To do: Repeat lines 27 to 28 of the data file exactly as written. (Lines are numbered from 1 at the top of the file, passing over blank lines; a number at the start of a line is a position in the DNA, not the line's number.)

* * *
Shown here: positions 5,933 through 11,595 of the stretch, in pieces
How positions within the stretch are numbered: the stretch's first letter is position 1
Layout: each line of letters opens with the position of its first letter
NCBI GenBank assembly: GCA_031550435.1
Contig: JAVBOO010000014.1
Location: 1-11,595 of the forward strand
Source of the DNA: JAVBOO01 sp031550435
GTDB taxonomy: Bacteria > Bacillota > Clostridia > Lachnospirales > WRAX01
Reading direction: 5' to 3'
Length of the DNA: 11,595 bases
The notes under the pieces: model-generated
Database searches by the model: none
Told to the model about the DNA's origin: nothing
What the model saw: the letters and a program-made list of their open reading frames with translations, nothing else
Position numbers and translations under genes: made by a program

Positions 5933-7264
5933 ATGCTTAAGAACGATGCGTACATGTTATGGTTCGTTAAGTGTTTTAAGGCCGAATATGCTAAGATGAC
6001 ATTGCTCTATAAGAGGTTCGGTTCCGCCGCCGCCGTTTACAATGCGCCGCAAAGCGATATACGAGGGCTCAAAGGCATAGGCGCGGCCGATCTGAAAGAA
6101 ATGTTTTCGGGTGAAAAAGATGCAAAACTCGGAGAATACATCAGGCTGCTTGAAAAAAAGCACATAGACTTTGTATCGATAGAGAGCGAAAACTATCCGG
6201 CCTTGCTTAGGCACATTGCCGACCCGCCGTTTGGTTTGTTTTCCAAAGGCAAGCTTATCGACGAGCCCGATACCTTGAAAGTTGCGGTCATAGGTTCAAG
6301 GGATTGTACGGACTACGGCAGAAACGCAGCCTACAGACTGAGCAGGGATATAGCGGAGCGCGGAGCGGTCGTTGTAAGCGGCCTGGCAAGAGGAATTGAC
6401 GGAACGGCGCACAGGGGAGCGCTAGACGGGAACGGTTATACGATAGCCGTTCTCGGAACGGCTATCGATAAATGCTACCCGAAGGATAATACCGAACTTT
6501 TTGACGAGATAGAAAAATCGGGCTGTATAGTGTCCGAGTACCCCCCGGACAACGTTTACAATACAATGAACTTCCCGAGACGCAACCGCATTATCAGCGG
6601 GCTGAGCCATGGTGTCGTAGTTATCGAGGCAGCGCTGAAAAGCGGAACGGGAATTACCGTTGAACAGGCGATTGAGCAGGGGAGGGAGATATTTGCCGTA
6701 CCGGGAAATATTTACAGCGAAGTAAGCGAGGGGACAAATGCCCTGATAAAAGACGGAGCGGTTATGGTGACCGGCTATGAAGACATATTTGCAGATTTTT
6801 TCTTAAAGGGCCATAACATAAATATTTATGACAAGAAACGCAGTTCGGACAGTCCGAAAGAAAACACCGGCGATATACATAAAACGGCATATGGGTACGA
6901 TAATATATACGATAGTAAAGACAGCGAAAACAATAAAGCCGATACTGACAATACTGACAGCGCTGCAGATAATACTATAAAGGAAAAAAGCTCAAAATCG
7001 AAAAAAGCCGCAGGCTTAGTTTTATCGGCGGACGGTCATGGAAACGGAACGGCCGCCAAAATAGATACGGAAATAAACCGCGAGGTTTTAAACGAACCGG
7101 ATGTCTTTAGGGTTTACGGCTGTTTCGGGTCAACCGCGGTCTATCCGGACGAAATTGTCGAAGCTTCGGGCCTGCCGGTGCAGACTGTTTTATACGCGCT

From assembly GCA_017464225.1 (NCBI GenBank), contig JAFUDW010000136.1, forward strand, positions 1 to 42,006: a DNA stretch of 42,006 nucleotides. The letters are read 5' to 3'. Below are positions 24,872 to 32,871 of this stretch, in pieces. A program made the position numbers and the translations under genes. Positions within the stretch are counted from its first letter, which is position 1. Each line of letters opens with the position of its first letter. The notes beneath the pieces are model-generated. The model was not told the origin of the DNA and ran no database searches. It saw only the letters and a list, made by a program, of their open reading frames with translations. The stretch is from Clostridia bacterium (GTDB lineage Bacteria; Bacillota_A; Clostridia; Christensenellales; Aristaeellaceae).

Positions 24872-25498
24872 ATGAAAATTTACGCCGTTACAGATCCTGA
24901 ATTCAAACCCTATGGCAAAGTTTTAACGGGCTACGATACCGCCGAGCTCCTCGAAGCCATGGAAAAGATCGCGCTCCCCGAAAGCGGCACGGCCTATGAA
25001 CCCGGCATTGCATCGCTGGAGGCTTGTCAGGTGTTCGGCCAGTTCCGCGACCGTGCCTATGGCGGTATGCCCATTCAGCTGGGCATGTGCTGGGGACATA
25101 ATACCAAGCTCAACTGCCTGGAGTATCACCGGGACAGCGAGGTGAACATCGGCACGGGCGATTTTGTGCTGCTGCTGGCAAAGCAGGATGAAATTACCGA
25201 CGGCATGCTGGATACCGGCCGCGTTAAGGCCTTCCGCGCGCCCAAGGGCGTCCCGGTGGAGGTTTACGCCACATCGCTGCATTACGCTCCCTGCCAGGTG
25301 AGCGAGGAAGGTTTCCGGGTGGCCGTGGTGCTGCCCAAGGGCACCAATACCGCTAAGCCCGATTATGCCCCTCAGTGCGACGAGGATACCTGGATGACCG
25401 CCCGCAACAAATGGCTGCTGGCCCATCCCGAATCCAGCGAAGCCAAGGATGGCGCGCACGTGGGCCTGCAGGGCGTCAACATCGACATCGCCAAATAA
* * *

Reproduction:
6901 TAATATATACGATAGTAAAGACAGCGAAAACAATAAAGCCGATACTGACAATACTGACAGCGCTGCAGATAATACTATAAAGGAAAAAAGCTCAAAATCG
7001 AAAAAAGCCGCAGGCTTAGTTTTATCGGCGGACGGTCATGGAAACGGAACGGCCGCCAAAATAGATACGGAAATAAACCGCGAGGTTTTAAACGAACCGG